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Nicklas Lidstrom, Teemu Selanne ripped for skipping 2012 NHL All-Star Game

Greg Wyshynski
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The majority of the NHL All-Star Game roster selection coverage said that the process was not to be take seriously and that "snubs" weren't anything to get irate over. The veteran players who opted out of the 2012 festivities in Ottawa — like Nicklas Lidstrom of the Detroit Red Wings and Teemu Selanne of the Anaheim Ducks — were seen as having made understandable decisions in light of their age and service to the NHL.

What a difference three years makes. Back in 2009, Lidstrom and Pavel Datsyuk were given a one-game "suspension" for skipping out on the All-Star Game in Montreal, thanks to a new League mandate that excused injury only if a player missed the game immediately preceding the All-Star break. It sparked a controversy over both the players' role in promoting the game and the All-Star Game's function as a midseason exhibition.

Selanne and Lidstrom in 2012, by comparison, were given a pass. Ken Warren of Post Media and the Ottawa Citizen doesn't understand why, and ripped the players for shirking their responsibilities as ambassadors of the game by opting out of the player pool:

Call me jaded, but the league might just have given Lidstrom and Selanne a thing or two along the way, too. They have become ambassadors for the game because of what they have done and for what the league has done for them, as well.

It seems to me like the fans have paid their dues, too. In the form of expensive tickets to see the best of the best, even if it is an exhibition game. If the best don't want to come, why bother having a game?

Does he have a point? Or are Lidstrom and Selanne as far beyond reproach as they are beyond an average NHL All-Star?

A few thoughts on this:

• It's naïve to assume that it's the players driving some of these decisions. Brian Campbell told me that in 2009: "It's not just players; it's teams that are telling them they don't want to go and play either. It's both. So do you penalize the teams or the players?"

• Warren is correct that at the time of the NHL "rule change" in 2009, the All-Star Game was being plagued by star players who didn't want to take part. The previous season in Atlanta, Martin Brodeur, Roberto Luongo, Henrik Zetterberg and Sergei Zubov did not play despite being selected; three other players missed the game due to injury. So the ruling against Lidstrom and Datsyuk, at the time, seemed mandatory.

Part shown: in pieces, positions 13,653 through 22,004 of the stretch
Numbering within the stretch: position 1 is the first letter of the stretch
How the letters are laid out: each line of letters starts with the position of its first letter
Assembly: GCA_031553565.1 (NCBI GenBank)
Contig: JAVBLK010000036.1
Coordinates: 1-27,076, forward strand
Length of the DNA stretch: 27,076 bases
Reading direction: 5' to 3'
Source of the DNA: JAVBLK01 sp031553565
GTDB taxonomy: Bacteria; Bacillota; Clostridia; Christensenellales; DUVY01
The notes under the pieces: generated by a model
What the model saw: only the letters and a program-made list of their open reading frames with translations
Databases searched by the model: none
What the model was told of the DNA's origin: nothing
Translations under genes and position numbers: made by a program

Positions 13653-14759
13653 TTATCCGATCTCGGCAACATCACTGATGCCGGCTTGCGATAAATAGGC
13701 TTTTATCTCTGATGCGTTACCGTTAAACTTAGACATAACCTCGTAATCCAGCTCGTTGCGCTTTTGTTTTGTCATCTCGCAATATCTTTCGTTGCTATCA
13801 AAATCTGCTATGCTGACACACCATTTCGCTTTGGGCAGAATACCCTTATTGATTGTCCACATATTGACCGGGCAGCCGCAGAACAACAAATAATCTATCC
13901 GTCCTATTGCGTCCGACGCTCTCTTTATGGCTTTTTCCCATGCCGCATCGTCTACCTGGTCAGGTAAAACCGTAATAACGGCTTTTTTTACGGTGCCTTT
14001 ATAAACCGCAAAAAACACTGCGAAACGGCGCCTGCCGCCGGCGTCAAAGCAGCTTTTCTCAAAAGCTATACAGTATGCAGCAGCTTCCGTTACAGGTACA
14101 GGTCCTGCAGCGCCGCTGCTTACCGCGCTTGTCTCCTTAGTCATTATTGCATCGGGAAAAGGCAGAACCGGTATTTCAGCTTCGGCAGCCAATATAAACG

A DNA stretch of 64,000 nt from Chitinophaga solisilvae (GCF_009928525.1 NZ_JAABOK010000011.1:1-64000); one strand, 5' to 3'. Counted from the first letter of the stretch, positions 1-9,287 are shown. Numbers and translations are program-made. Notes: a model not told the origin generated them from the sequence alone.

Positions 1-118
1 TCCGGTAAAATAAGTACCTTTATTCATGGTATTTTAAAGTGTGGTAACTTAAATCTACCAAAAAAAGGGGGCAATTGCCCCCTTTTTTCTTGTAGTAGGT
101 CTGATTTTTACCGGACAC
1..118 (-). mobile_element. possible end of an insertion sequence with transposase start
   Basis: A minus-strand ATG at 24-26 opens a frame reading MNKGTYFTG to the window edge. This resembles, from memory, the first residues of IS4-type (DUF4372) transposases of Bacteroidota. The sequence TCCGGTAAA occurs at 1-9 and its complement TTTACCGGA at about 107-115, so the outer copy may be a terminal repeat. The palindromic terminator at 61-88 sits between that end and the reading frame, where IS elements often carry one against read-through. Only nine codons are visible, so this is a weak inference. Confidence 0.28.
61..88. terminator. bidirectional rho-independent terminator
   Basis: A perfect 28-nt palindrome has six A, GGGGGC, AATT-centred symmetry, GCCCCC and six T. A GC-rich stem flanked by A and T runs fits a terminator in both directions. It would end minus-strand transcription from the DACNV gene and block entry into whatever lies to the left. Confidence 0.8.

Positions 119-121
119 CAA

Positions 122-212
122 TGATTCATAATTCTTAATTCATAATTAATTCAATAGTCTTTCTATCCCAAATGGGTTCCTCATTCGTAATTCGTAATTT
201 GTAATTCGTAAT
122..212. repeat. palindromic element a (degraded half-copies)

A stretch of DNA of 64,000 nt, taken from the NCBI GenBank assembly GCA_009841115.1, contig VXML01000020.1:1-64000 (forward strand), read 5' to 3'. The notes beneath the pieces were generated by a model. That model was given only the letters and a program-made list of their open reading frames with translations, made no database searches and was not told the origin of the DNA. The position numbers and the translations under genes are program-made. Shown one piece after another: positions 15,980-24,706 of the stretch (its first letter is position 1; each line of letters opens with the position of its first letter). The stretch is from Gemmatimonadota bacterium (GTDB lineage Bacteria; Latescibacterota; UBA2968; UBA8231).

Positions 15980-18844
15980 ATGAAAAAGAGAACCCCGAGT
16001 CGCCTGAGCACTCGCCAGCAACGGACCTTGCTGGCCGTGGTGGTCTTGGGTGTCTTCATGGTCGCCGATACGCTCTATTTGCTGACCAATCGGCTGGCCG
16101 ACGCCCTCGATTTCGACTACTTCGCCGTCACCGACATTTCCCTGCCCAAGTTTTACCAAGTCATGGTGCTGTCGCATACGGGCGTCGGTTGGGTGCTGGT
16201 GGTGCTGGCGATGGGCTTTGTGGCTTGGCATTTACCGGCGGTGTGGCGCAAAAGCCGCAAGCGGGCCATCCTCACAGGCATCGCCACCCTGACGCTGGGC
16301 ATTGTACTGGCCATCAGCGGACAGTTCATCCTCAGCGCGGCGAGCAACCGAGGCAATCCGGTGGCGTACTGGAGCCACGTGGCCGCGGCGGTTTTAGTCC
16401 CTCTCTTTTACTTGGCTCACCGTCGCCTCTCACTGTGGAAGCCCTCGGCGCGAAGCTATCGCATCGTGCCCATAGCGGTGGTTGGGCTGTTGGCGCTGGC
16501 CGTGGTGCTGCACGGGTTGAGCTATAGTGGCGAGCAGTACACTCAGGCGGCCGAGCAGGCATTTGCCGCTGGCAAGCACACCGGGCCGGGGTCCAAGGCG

• He's also correct that the All-Star Game is an orgy of marketing, glad-handing of sponsors and face time with the media. Which is why player participation, as superfluous as it is, becomes important for the NHL. If players want family time, Warren suggests bringing their families to the All-Star Game.

• That said, an important distinction: Datsyuk and Lidstrom had been named to the All-Star Team in 2009 before bowing out. Selanne and Lidstrom asked not to be considered. Can it be considered "shirking your responsibilities" if you were never formally named to the game?

• But the larger question: Are Lidstrom and Selanne exempt from this sort of criticism?

They might both in their NHL victory lap. They have 21 All-Star Game appearances between them. This isn't Steven Stamkos telling the NHL to buzz off; these are two guys that have helped market the game for the last 20 years.

Does that excuse them?

Back in 2009, I thought the NHL was right to punish Datsyuk and Lidstrom (although very wrong in not allowing the Red Wings to replace them for a game through a roster exemption). The NHLPA and Paul Kelly were making noise about how important marketing stars was to the League's success; it was tough to square that with two players opting not to play and not to show up for the carnival when an injured Sidney Crosby did.

In 2012 … I don't know, I think the Game has changed. The fantasy draft aspect has stripped away the last semblances of this being some type of honor or a product of the fans' will. Is it important that star players participate in the NHL All-Star Game? Absolutely, and especially under this star-[expletiving] format.

Is it essential that Teemu Selanne and Nicklas Lidstrom participate in 2012? I'd say "no"; if nothing else, if allows younger talent (Corey Perry, perhaps Dan Girardi) to have their spotlight.

Had Lidstrom and Selanne been voted in by the fans, this is a different conversation. Ditto if Lidstrom hadn't gone beyond the call and captained an All-Star team last season.

Give credit to Warren for voicing what is an extreme minority opinion on this matter, but it's misguided.

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